Athletes can learn from the humble Japanese monahov
In the foothills of Mount Hiey that to the northeast of Kyoto, is a huge temple complex called enryaku-ji, who 12,000 years. The monks of the Tendai-shu, who live in this place, better known to the world as "marathon monks" for his amazing physical feats that can shame even Olympic athletes.
Not all monks are Enrayyakudzhi Tendai-shu. Only some of them have special permission to "test the thousand," one of the toughest tests in the spiritual world, which lasts for seven years, during which the monk must pass a distance approximately equal to the circumference of the globe.
In this test of physical and psychological endurance, monk travels to worship Fudo-Mi-O, the central deity of the Tendai and visiting a number of religious objects located on Mount Hiei. Selected monks called "ya-" during the years of pilgrimage, they visited 250 places on Mount Hiei, one of the three largest sacred sites in Japan.
During a pilgrimage to the monks have to pass a total of 1000 marathon distances. It is a feat that seems impossible.
Gait pilgrims while driving is very specific. They did not run, but an ordinary person would have to run to keep up with them. They do not have to go too fast, because it does not seek to exhaust itself. The very same walking is a type of meditation, posture while it is of great importance. Monks always keep your back and hips vertically, and go so that their hats barely swaying while walking, even if the road is rough.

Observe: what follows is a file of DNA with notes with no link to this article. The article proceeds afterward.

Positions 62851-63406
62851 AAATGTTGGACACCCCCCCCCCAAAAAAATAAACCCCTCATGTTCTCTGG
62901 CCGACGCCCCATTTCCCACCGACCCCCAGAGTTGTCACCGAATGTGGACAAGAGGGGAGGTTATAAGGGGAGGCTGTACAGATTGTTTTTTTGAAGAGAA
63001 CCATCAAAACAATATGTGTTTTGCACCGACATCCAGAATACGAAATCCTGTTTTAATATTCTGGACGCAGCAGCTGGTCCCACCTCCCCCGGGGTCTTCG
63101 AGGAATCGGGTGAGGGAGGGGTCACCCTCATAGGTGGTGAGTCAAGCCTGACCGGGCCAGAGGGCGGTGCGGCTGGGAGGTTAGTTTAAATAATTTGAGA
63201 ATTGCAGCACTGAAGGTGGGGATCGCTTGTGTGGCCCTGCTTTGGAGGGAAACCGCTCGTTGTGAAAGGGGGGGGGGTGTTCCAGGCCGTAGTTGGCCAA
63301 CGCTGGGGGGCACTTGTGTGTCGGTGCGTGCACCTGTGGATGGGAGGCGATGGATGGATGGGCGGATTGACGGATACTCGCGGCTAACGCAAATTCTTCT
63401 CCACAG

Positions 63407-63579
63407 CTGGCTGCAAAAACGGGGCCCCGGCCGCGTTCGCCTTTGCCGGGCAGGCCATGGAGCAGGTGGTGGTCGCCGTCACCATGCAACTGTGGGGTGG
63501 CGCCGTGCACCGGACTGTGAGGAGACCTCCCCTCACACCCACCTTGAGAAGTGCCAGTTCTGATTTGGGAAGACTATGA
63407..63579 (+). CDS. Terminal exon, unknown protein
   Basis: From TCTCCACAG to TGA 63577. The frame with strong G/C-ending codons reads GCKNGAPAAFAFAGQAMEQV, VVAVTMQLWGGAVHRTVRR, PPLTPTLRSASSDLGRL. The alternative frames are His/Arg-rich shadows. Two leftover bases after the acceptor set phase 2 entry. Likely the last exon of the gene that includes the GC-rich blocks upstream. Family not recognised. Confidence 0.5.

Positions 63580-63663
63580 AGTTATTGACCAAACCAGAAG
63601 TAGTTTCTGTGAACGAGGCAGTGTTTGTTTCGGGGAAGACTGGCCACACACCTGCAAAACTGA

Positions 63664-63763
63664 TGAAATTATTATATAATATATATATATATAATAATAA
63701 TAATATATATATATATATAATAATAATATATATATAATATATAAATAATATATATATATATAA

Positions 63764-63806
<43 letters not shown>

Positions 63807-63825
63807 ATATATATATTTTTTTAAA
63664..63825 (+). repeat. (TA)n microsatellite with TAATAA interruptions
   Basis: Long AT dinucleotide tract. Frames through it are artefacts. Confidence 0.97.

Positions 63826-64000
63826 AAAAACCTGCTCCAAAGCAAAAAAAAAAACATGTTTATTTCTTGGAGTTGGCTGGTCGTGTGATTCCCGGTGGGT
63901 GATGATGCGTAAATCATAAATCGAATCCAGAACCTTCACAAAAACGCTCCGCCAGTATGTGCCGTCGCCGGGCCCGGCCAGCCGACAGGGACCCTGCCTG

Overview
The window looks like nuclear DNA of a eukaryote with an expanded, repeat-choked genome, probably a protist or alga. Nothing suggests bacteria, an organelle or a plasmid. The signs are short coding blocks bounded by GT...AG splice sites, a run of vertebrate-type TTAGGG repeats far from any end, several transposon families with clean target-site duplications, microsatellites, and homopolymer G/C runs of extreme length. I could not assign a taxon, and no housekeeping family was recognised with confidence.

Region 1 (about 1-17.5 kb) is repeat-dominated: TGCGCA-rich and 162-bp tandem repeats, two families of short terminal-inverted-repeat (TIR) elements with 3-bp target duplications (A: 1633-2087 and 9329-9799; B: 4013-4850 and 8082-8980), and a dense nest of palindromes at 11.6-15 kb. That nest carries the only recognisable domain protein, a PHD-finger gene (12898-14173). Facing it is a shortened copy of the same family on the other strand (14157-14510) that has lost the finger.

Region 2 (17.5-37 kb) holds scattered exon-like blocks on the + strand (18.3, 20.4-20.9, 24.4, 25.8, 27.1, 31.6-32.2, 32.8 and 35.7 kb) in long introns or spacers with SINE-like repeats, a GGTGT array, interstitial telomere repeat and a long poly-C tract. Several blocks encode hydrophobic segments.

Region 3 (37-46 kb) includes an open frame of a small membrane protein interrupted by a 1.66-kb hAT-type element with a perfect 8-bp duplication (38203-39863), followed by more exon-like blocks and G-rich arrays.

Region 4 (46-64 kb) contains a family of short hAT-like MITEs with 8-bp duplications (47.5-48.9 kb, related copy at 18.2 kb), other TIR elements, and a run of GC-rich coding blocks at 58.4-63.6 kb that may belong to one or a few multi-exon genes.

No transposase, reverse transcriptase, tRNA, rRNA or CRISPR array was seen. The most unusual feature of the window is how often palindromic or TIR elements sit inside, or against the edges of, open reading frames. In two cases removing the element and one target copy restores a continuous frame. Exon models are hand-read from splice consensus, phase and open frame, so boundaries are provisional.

During the first three years of testing ya- should take place from 30 to 40 km per day, for 100 days in a row, regardless of weather conditions. In the fourth and fifth years, the number of days of pilgrimage increased to 200. When the monks go, they sometimes make stops in special, sacred places where the chant and pray. These places are sacred waterfalls, streams, wells, churches.
In the fifth year of testing the monks begin the post, which is called "up-iri." On the last day of the post they are so weak that they need the help of other monks to stay on their feet.
In the sixth year of the monks are 60 kilometers of 100 consecutive days.
On the seventh year they have 100 days are 84 kilometers.